By: Chuck Baclagon
“Rice and corn plants as far as the eye can see are flattened. Many houses were destroyed. I saw one school building crushed under a large tree. It was as if our house was being pulled from its foundations.”
These were the words of Villamor Visaya, a teacher in the northern city of Ilagan, Isabela as she lived through the havoc of Typhoon Haima, which finally exited the Philippines last Thursday, leaving behind at least four people dead and nearly 100,000 displaced overnight.
In Tuguegarao, Cagayan, the storm’s strong winds blew the destroying homes, bringing down power lines and felling trees which rendered some roads impassable because of the debris.
The local government eyes placing the city under a state of calamity. It said the storm damaged around 80 percent of the city’s households and businesses by flattening the rice and cornfields that supply majority of the country’s production.
Following this, social media is again abuzz with images of seemingly post-apocalyptic landscapes of destruction in the communities affected by Haima’s onslaught. Emergency services and relief agencies have begun the work of rebuilding communities.
But as the skies begin to clear, something equally dire and ominous lurks in relation to the Philippines’ future as far as global climate action is concerned.
The brewing storm of inaction
Speaking before typhoon survivors in Cagayan on Sunday, President Rodrigo Duterte rightfully blamed rich and industrialized nations for harmful emissions that have led to climate change and extreme weather disturbances. However, things took a downturn when he thumbed down initiatives to reduce the country’s emissions, stressing that it’s the industrialized nations that should cut down on theirs because of their larger carbon footprints –sending a clear signal that the Philippines will not be ratifying the Paris Agreement.
While there is truth in the President’s claims, we also need to understand that the solutions to the climate crisis requires action in an unprecedented scale. Doing so demands action from everyone while keeping in mind that not everyone is equally responsible for the crisis. All high-emitting countries will have to do more to close this emissions gap, and this can be done in a fair way. Richer emitters must reduce their emissions substantially and must contribute to more emissions reduction and adaptation efforts by poorer countries by providing additional finance and technology access, which can only be made accessible if we become party to the agreement.
Locally, several key government agencies including the Department of the Interior and Local Government, the Department of Social Welfare and Development, the Department of Health, the Department of National Defense, the National Economic Development Authority, the National Security Council, and the Metro Manila Development Authority have already endorsed the ratification of the Agreement as a basis for the Philippines to ensure aggressive measures to shift towards a just transition to renewable energy systems and free up financing to protect the most vulnerable from worsening climate impacts.
In Southeast Asia, Malaysia, Lao People’s’ Democratic Republic, Brunei, Thailand and most recently Indonesia have already ratified the Agreement. Even China has already joined the global community in ratifying the agreement and has gone to the point of halting the construction of 30 large coal-fired power plants with a combined capacity of 17 gigawatts.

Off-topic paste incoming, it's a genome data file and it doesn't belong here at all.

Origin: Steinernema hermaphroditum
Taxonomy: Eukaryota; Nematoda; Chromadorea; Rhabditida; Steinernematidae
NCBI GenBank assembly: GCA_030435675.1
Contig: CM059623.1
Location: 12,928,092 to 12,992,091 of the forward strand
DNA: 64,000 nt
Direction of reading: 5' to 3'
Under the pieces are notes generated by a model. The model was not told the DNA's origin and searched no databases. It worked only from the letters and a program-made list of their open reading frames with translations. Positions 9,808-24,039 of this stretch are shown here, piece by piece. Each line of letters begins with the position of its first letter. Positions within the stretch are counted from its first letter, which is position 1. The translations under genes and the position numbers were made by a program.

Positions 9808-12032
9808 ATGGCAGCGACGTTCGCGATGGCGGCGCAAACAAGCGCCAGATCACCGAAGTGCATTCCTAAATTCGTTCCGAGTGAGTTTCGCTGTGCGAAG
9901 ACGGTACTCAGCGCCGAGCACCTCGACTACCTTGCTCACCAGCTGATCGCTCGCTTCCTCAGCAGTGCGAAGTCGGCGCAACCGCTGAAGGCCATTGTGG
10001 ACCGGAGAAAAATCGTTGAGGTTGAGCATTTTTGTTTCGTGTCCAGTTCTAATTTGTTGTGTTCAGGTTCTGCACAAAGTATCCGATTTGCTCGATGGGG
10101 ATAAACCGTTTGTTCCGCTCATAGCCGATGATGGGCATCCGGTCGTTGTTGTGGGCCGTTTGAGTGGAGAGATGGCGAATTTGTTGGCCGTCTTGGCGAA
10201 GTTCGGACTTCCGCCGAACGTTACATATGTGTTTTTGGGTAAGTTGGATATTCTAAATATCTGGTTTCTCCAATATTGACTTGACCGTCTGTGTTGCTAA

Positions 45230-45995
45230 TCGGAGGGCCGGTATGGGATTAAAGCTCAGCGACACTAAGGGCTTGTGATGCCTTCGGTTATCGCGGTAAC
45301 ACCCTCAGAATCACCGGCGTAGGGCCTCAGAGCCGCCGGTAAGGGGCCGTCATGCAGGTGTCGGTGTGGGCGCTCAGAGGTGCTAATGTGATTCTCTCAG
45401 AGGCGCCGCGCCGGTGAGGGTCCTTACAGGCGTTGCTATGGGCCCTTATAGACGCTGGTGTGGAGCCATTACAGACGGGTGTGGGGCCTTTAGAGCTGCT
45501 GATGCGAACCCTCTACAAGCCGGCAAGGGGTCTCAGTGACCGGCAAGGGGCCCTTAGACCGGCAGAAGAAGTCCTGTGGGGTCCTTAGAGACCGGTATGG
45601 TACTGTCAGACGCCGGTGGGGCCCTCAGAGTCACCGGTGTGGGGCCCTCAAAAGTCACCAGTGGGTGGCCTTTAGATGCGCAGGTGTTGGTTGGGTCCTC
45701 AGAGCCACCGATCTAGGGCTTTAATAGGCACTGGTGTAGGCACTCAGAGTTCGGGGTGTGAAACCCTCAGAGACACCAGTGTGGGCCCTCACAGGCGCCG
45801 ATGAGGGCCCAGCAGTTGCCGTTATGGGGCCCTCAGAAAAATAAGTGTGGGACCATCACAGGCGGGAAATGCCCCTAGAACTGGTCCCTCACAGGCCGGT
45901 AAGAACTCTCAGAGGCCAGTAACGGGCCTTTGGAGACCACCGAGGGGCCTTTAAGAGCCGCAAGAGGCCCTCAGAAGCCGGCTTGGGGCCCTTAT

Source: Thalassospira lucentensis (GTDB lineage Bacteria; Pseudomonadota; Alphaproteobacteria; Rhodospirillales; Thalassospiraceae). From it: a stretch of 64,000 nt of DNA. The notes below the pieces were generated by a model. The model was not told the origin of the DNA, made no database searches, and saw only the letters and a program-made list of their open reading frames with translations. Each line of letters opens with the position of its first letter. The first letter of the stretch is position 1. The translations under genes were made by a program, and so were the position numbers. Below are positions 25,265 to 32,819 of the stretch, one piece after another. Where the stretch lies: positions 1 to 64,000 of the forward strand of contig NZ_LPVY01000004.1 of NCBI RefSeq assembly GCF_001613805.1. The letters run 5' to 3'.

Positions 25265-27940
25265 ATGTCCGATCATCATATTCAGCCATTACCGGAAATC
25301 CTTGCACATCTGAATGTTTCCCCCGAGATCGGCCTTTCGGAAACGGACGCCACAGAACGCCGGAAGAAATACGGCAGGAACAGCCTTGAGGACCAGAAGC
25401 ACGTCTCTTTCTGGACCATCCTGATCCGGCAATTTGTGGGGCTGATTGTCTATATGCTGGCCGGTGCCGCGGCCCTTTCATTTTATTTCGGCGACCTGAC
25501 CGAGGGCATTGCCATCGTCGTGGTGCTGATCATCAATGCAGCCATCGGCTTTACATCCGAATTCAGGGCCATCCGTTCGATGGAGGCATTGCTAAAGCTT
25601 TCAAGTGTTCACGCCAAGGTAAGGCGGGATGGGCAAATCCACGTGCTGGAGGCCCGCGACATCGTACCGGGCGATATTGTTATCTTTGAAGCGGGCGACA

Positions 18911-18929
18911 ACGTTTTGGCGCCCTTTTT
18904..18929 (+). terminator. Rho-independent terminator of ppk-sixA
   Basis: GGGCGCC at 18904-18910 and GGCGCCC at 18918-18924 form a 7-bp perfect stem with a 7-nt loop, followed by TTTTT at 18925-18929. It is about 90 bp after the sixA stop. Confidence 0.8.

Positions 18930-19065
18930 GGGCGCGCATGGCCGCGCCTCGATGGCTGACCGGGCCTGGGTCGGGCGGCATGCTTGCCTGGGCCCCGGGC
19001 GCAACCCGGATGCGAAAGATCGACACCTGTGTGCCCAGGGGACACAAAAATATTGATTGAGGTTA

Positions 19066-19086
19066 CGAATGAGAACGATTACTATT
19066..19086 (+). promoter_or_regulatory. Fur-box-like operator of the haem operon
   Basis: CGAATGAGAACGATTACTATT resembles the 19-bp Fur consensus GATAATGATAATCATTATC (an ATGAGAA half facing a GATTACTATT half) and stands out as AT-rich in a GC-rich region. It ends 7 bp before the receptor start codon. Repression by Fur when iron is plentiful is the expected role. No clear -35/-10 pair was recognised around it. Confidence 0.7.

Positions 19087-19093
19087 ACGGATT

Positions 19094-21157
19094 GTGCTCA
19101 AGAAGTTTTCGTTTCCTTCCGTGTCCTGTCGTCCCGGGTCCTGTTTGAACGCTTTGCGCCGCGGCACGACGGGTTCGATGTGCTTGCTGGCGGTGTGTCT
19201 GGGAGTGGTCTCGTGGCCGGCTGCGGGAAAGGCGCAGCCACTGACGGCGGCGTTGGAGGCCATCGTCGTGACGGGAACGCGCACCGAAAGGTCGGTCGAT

The most to lose and little to gain
Our stubbornness to resist common sense and lack of development foresight in jumping the low-carbon economy bandwagon serves as an impediment to real global action in responding to the climate crisis.
Climate change does not recognize geopolitical borders nor interest. Our failure to ratify sends a clear message of justifying inaction and pollution from countries and industries that have profited the most from the burning of fossil fuels, to the detriment of those who have burned the least and whose economies have benefited the least from fossil-fueled development.
We have the most to lose and very little to gain if we pursue the myopic track of seeing emissions reduction as an obstruction to development.
We need to further strengthen our resolve to cut greenhouse gas emissions and limit global warming to under 1.5 degrees Celsius. This all begins with a concerted effort in the Philippine government to assert a place for itself at the negotiating table by ratifying the Paris Agreement.
The vulnerable who have contributed the least to global warming should have the most say in how the global community should respond to the climate crisis. Climate change is a symptom of a broader crisis, one that has brought about ‘development’ at the expense of people, communities and ecosystems. By imagining limits on human consumption and by proposing ways to share resources and effort between peoples, we can treat the causes of that crisis whilst addressing climate change but we can only do so by becoming a party to the global climate deal.
We need to go beyond surviving. We need leadership in the government to speak in our behalf and show that not only is our survival non-negotiable; our perseverance to face the extremes that this crisis has brought us should be met with justice. We need to ensure that beyond all this, we should thrive as a people.